Welcome to the Repton Village History Group.
Here you will find a description of the RVHG, including a brief outline of the activities of the group and details of many of the interesting historical facts associated with this ancient community.
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Clockmakers of Repton
When one of our members introduced us to photos of his grandfather clock, we were
surprised to find the dial bore the inscription “William Parker, Repton”. There is no village
memory of clock making here and so we set out to find more about William. The clock had
been bought his father in the 1970s from a cottage behind the NatWest Bank (now 3 The
Cross) and there was an understanding it was made in the 1840s.
Assuming the date was roughly correct and, using the memorials on gravestones in the
churchyard and the early census, we were able to identify the most likely William Parker. His
parents were Hannah and Joseph, a butcher, and he was born in Repton in 1817. He became
a Currier, dressing and finishing leather and was nicknamed Currier Parker. By 1861 he was a
saddler and ironmonger with a shop at the Cross where the school art gallery is now.
According to G A Auden’s notes on Repton in the late 1800s, it had a handsome bow window and his cousin Edward (Tinny) Parker – a tinsmith – also worked out of this shop. It seems a little unlikely that a village leather worker turned ironmonger could design and build clocks but, recently, an internet auction offered yet another one. So it is probable that William bought in mechanisms and made or had the cases made and assembled them for sale.
But he certainly wasn’t the only one. Our researches discovered a number of other clock makers
who put their name and “Repton” on the dial. We found 4 others: Jonathan Jackson (1822),
Herbert Margerison (1908 – 1916), William Newstead (1829), William Porter c 1800 and George
Whitehurst (mid 1700s).
There was an extensive Jackson family with records in Repton from the 1600s right through to
modern times. But no record of a Jonathan or a clockmaker. There were a surprising number of
Herbert Margerisons on the censuses and he should have been here on the 1911 census, but no
documentary record of him in Repton has been found. None of the Margerisons on the 1911
census anywhere, were clockmakers. Neither Jackson or Margerison appear in the Trade
Directories as clockmakers either. We can find no trace of William Porter in Repton. It is possible
that having a clock ascribed to Repton was a good marketing ploy.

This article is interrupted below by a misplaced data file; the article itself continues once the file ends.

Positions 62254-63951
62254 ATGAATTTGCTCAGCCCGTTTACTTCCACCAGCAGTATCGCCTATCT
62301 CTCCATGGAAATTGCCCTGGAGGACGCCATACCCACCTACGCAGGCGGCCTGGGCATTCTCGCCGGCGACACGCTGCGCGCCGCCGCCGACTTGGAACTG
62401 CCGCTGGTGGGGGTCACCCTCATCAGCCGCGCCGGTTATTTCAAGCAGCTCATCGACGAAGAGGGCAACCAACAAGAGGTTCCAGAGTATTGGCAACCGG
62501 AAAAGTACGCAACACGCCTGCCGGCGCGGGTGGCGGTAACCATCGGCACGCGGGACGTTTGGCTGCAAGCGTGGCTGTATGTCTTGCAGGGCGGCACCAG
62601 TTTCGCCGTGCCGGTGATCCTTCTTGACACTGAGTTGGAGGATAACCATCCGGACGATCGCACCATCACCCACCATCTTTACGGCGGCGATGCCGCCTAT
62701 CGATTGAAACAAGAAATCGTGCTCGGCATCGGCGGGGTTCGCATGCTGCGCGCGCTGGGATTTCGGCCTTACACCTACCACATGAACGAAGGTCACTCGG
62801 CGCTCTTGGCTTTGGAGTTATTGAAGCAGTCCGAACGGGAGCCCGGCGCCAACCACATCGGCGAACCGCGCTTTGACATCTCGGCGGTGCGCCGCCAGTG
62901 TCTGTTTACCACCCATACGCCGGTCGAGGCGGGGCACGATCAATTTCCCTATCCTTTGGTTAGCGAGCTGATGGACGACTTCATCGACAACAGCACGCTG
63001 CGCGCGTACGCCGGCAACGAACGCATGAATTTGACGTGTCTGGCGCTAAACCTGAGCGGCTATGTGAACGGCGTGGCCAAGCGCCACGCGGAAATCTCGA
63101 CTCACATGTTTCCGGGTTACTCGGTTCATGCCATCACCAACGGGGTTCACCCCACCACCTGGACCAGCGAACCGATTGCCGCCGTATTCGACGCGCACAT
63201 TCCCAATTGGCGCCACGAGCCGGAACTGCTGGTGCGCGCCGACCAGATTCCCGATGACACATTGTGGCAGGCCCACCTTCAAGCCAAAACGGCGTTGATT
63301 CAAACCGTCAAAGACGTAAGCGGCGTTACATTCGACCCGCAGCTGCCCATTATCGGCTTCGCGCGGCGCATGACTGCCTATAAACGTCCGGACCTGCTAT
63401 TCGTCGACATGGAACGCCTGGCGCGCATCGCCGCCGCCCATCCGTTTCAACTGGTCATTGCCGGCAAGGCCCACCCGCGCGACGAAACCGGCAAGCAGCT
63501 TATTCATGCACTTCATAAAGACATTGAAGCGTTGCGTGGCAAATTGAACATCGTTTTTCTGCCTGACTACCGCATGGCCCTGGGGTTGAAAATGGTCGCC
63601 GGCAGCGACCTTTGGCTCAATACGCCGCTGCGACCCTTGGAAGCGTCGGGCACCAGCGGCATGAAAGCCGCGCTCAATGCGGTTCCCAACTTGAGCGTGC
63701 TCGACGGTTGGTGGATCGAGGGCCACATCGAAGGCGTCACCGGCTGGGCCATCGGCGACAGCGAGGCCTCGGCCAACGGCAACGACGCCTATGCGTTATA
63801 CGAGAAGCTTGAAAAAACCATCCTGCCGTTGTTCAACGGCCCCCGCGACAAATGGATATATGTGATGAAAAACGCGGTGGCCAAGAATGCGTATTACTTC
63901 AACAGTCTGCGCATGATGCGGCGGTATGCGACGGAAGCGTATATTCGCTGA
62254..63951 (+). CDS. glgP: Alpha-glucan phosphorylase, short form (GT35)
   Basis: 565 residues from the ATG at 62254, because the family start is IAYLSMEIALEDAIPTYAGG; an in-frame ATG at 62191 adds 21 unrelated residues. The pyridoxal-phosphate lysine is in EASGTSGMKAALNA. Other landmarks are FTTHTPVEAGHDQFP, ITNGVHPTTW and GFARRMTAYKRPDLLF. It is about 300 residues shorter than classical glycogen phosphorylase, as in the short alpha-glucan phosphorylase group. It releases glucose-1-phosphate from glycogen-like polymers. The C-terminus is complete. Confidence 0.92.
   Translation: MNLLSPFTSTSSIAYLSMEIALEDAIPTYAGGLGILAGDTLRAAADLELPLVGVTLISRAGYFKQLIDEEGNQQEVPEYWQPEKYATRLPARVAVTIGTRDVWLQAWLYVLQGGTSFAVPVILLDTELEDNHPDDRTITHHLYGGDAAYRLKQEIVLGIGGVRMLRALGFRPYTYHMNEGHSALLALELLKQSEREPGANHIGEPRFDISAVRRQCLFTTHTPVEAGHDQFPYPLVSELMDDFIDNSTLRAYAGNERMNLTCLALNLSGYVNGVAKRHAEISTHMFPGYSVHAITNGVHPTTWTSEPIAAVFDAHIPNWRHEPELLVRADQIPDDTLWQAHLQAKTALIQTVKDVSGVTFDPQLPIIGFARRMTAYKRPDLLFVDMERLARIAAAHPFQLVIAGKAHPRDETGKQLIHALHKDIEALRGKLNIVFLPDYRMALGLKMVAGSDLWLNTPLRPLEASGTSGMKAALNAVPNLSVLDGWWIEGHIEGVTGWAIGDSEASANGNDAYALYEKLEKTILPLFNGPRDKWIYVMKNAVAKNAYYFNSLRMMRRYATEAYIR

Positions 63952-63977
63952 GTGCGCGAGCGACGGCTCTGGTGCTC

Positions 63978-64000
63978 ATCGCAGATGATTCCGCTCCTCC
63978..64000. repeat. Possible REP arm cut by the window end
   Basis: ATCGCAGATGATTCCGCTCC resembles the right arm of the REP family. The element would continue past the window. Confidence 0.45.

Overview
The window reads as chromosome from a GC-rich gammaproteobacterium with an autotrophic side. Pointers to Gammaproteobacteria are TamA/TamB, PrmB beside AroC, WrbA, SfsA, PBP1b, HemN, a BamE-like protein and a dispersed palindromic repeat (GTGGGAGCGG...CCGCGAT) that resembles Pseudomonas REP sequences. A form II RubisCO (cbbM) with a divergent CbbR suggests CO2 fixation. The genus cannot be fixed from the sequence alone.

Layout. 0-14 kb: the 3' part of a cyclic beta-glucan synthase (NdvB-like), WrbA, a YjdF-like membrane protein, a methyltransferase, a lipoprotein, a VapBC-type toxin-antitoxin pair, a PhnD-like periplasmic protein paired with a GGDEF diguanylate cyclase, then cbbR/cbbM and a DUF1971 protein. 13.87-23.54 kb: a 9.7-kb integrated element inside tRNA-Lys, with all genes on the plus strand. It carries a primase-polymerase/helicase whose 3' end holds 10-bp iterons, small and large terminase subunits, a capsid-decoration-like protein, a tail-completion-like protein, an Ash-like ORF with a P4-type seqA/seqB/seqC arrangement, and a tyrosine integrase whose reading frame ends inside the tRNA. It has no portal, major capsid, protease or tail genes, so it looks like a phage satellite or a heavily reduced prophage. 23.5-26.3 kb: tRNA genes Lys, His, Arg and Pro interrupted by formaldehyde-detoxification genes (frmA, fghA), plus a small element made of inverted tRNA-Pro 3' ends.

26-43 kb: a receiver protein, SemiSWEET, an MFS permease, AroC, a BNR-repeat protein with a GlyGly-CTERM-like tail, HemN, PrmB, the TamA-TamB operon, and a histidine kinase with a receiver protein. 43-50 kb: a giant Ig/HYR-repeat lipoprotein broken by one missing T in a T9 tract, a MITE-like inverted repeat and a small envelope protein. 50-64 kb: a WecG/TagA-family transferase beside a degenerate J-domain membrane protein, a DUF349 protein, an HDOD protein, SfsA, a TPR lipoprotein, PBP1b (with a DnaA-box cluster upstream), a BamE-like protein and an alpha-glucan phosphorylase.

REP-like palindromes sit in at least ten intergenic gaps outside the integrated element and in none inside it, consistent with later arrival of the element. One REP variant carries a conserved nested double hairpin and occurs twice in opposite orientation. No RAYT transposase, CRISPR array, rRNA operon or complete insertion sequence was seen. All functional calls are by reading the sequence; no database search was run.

William Newstead’s birth was registered in Burton in either 1789 or 1799 and he does appear in
a couple of trade directories as a clockmaker in Repton, but nothing more is known about him.
On the other hand there is quite a story for George Whitehurst. Born in 1721, he was the most illustrious clockmaker associated with Repton. He was brother to the famous John Whitehurst who became a founder member of the Royal and Lunar Societies. Their father was a clockmaker in Cheshire. About 1736 John set up in Derby and designed and made clocks and all sorts of scientific instruments and hydraulic equipment but later moved to London. George ran the Derby Iron Gate works for John but married Ann Trubshaw of Repton in April 1759 in All Saints Derby, and left to set up on his own – presumably in Repton. The Trubshaw name is interesting because about 1715 there had been a famous wrestling match in Repton between Richard Trubshaw and Dick Allin Green of Hucknall. It was also Trubshaws who designed the Willington Bridge. They were a Staffordshire architectural firm.
George and Ann had moved to Repton by 1766 when a settlement certificate was obtained from All Saints and in June 1768 the Constables Accounts records a trip to Eggington (presumably to the Every’s as justices) probably regarding the settlement. The Harpur Crewe rentals records has George taking over the lease on a cottage from Widow Trubshaw (Ann’s mother) and he was still the tenant in 1792 when he died.
So it seems there were clocks made in Repton by William Newstead and George Whitehurst. It is also probable that William Parker made at least two clocks but it might be that, as an ironmonger and the retailer, he had his name put on the face, or he may have bought the movement and assembled the case. Porter, Jackson and Margerison, as fairly peripatetic makers, could have made clocks here, or simply added “Repton” because it was still an important and well known place, but they have left no documentary traces behind them.